It’s perhaps not surprising that there is some controversy about whether you should use coconut oil for weight loss. Let’s think about this: How can eating a fat lead to losing fat? That sounds wrong. In fact, some people would have you believe that it is wrong to suggest that coconut oil is good for you at all!
So, before we can talk about how coconut oil is indeed a solution for helping to reduce unwanted flab, we need to change the way we think about fats.
I hope that this article will give you enough information to understand why coconut oil is in fact good for you and some of the ways that it benefits your health.
Coconut Oil - Good Fat or Bad Fat?
While there are many in medical circles who dispute the findings, the health benefits of coconut oil are well documented:
- Increased energy levels and reduced fatigue
- Improved metabolism, which helps with weight loss
- Increased levels of HDL (the good cholesterol) and lower LDL (the bad cholesterol), which is good for heart health
- Strong antioxidant and antimicrobial properties
- Beneficial for brain function, bone health, liver and kidney function, thyroid function, the immune system, the digestive system, skin and hair, and many more.
- Helps prevent diabetes and reduces inflammation
If these things are true, why is it that some people – including the American Heart Association - will tell you that coconut oil is bad for you?
Outdated Beliefs About Saturated Fats
The answer is that coconut oil contains saturated fat – and for the past 50 years saturated fat has been vilified.
The traditional wisdom, defined in the so-called USDA Dietary Guidelines, has been that fat in the diet leads to fat on the hips! It's easy to see that the entire food industry is now setup to produce "low-fat" versions of everything. Removing fats has led to increased intake of carbohydrates, much of it sugar. People have been told that to lose weight they should eat less (cut calories) and exercise more (burn calories). We’ve also been told that eating saturated fats leads to raised LDL cholesterol which clogs arteries and leads to heart disease. We’ve been told to replace saturated fats with mono-unsaturated and polyunsaturated fats.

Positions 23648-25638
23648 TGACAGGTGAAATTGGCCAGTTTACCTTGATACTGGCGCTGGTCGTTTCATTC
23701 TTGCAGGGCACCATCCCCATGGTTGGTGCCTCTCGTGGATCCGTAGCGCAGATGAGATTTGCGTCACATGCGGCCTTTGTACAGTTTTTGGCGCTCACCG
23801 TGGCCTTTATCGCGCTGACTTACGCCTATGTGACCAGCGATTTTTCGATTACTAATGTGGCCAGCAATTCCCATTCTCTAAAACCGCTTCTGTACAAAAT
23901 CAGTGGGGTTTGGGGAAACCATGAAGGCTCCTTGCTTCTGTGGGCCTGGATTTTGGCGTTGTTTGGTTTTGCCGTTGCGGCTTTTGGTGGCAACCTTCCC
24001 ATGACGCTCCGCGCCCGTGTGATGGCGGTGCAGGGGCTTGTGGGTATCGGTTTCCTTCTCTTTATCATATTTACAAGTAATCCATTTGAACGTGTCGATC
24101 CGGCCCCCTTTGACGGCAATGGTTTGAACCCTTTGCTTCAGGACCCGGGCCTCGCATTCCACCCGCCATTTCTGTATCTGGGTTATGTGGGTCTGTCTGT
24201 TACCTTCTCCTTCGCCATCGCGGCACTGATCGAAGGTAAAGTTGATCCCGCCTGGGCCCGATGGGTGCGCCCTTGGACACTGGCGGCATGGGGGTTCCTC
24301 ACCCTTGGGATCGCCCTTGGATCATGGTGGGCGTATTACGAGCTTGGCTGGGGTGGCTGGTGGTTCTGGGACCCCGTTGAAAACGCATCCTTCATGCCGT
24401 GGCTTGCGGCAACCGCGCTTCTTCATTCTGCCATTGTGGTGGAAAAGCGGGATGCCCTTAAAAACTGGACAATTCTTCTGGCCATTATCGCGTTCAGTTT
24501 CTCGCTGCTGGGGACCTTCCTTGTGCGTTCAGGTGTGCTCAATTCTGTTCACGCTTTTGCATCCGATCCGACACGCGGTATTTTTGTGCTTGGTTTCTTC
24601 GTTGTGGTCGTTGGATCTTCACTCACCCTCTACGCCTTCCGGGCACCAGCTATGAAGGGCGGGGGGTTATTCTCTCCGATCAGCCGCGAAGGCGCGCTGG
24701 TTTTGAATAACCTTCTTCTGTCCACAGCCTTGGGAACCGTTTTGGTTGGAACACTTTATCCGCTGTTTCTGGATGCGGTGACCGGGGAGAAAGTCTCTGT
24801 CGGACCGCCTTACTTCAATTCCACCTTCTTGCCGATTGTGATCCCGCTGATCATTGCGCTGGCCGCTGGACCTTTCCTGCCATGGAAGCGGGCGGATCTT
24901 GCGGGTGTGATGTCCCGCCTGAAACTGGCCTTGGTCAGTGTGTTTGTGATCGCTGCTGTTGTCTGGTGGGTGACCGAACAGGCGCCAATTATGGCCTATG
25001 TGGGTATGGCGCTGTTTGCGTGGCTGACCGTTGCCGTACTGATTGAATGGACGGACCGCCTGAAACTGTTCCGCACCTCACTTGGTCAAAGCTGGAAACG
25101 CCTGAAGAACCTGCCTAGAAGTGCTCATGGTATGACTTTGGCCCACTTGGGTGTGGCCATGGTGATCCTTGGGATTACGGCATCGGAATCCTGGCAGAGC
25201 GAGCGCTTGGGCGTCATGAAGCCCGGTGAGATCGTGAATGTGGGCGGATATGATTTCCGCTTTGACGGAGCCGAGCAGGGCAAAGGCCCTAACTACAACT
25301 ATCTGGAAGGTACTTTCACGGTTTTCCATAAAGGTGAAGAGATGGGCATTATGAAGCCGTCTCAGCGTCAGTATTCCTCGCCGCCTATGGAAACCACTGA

Despite this health advice, and over the same period, the rates of obesity have risen dramatically, from about 16% in 1980 to 45,6% now (37.9% are obese, and 7.7% are extremely obese). At the same time, the incidence of diabetes has quadrupled, and heart disease and cancer associated with obesity remain unacceptably high.
So how can we change this?
Saturated Vs Unsaturated Fats
There are two main types of fats:
Saturated fats, mainly come from animal sources and tropical oils, such as coconut oil, palm oil, and cocoa butter.
Sources of Saturated Fats
Unsaturated fats, mainly come from plants and fatty fish. These can be divided into:
- Mono-unsaturated fats (for example from olive oil and avocados)
- Poly-unsaturated fats (for example from walnuts, sunflower seeds, flax, fish such as salmon, mackerel and tuna). These fats can be further divided into Omega 3 and Omega 6 fatty acids. They are known as "essential fatty acids" because they are essential to health but are not produced by the body and must come from our diet.
Sources of unsaturated fats
Saturated fats have been regarded as the "bad fats". However, it is becoming increasingly clear that:
- Saturated fats have important health benefits, including acting as building blocks for cell membranes, helping with the absorption of minerals and vitamins, serving as a fuel for mitochondria (thereby speeding up your metabolism), leading to a feeling of "fullness" for longer periods, thereby cutting cravings and repeated snacking.
- Unsaturated fats can also be bad for you, particularly when there is too much Omega 6 and not enough Omega 3.
New Facts About Fats and Health
Here are some research findings that might help you to change the way you think about fat in your diet:
#1. The Truth About Fats for Strokes and Heart Disease
Recent meta-analyses including data from hundreds of thousands of people have found no difference in the risk of stroke or heart disease between those on high fat and those on low fat diets. Other studies are showing that those with heart disease who replace saturated fat with Omega-6 rich vegetable fats increased their risk of death.
#2. Even "bad" Cholesterol May Not Be Bad
Better understanding is emerging of the role of cholesterol. We tend to think about HDL as the "good" cholesterol and LDL as the "bad" cholesterol. In fact, there are 2 types of LDL – small, dense LDL (which triples risk of heart disease) and large fluffy LDL (which protects against heart disease). Eating refined sugar and carbohydrates increases your levels of small, dense LDL. Eating saturated fat boosts HDL and can change dense LDL to the healthy fluffy kind.